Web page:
Singapore is offering payouts of up to $5,000 for white hackers to uncover security vulnerabilities in systems used by the public sector. The new scheme is the latest in the government’s efforts to involve the community in assessing its ICT infrastructure.
The Government Technology Agency (GovTech) said its new Vulnerability Rewards Programme was the third crowdsourced initiative it had adopted to enhanced the security of its ICT systems. It also runs bug bounty and vulnerability disclosure programmes, the latter of which is available to the public to report potential security holes.
“The three crowdsourced vulnerability discovery programmes offer a blend of continuous reporting and seasonal in-depth testing capabilities that taps the larger community, in addition to routine penetration testing conducted by the government,” GovTech said in a statement Tuesday.
The government CIO office said the bug bounty programmes were “seasonal”, focusing on five to 10 critical and “high-profile” systems during each run. The new rewards scheme, though, would be ongoing and “continuously test” a wider range of critical ICT systems needed to deliver essential digital services, it said.
Depending on the severity of vulnerabilities uncovered, between $250 and $5,000 would be offered to hackers who were approved to participate in the rewards programme.
In addition, a special bounty of up to $150,000 could be awarded for vulnerabilities identified to potentially cause “exceptional impact” on selected systems and data. Details outlining such vulnerabilities would be provided to registered hackers and would apply only to selected government systems.
According to GovTech, the special bounty would be measured against global crowdsourced vulnerability programmes, such as those run by technology vendors such as Google and Microsoft.
The new rewards scheme initially would encompass three public-sector systems, namely, SingPass and CorpPass; member e-services under the Manpower Ministry and Central Provident Fund Board; and WorkPass Integrated System 2, which is operated by the Manpower Ministry.
The programme would be extended to include more critical ICT systems progressively, GovTech said.
Only hackers who meet a set of criteria would be permitted to participate in the rewards scheme, with checks to be conducted by bug bounty operator, HackerOne.
Once approved, participants would conduct their security assessments through a designated virtual private network gateway provided by HackerOne, and their access withdrawn if they breached the permitted rules of engagement.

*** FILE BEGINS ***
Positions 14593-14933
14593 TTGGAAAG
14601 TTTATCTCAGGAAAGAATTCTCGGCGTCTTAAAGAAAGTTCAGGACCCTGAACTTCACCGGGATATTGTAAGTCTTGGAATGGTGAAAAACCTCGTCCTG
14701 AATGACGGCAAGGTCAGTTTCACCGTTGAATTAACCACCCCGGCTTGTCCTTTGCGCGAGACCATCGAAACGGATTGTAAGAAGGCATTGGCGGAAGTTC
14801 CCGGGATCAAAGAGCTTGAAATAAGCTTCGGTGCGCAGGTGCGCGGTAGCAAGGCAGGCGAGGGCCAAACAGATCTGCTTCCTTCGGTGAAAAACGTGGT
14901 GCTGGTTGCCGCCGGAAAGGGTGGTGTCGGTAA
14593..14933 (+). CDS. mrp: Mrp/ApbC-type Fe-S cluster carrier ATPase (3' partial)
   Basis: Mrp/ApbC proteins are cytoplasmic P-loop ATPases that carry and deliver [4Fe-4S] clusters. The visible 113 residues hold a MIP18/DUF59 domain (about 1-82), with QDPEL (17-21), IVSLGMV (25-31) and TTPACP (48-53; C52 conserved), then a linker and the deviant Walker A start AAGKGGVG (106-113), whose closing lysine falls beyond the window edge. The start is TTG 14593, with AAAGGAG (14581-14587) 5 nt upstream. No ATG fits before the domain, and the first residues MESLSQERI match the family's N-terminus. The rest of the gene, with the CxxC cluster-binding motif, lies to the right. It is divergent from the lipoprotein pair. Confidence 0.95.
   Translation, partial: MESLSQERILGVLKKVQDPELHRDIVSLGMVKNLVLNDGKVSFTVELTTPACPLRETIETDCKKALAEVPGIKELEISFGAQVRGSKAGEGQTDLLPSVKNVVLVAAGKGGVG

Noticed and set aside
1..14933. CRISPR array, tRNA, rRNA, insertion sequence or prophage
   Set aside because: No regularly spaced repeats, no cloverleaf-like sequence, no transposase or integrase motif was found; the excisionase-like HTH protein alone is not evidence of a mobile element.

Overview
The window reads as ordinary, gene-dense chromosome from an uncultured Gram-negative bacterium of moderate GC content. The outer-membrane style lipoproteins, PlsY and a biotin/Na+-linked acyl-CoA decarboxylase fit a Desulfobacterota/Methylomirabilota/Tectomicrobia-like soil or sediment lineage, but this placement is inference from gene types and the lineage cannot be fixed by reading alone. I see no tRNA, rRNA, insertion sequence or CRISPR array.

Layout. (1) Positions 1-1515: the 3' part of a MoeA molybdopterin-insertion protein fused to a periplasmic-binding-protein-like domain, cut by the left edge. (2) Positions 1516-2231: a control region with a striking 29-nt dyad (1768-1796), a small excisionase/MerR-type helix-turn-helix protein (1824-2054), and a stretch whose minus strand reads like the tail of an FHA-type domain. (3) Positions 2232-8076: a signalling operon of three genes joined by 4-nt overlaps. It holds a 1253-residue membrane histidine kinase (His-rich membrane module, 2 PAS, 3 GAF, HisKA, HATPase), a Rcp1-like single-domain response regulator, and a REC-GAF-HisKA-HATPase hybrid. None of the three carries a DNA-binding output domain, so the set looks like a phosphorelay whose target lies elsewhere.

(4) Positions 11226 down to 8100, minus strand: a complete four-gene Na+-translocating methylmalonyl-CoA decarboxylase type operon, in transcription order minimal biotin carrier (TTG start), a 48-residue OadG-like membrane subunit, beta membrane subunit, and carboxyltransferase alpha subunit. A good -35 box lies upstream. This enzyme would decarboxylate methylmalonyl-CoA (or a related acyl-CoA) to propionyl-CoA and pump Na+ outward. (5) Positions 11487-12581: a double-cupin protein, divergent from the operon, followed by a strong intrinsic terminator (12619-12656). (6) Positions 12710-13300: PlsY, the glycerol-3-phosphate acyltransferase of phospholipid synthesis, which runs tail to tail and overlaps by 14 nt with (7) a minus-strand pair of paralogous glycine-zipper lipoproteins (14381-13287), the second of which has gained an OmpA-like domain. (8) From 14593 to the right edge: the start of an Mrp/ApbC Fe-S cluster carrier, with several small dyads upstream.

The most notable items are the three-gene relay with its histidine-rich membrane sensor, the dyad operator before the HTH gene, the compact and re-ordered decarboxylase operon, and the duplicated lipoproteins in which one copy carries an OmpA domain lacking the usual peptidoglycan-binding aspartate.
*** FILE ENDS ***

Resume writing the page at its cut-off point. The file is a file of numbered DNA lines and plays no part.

GovTech’s assistant chief executive for governance and cybersecurity, Lim Bee Kwan, said the government agency first adopted crowdsourced vulnerability discovery programmes in 2018. Since then, it had worked with more than 1,000 hackers to identified 500 valid vulnerabilities.
“The new Vulnerability Rewards Programme will allow the government to further tap the global pool of cybersecurity talents to put our critical systems to the test, keeping citizens’ data secured to build a safe and secure smart nation,” Lim said.
As of August 2021, the Singapore government had run four bug bounties–each lasting two to three weeks–covering 33 systems. More than $100,000 had been dished out to participants.
The public vulnerability disclosure programme was launched in October 2019 and had led to more than 900 reported vulnerabilities, as of March 2021, involving 59 government agencies. Of these, at least 400 were valid bugs that since had been plugged.
A report last month revealed that half of vulnerabilities uncovered in 2020 via the Singapore government’s bug bounty and public disclosure programmes were valid. The public sector recorded a 44% increase in data incidents over the past year, though, none were assessed to be of “high severity”, according to the report by the Smart Nation and Digital Government Office.
Some 1,560 SingPass accounts, needed to access e-government services, were involved in a 2014 security breach where users received notifications that their passwords had been reset, despite not requesting to do so. The government then blamed the incident on the likely use of weak passwords or malware that could have been installed on the affected users’ personal devices. Two-factor authentication (2FA) was introduced the following year as part of efforts to strengthen security on the e-government platform.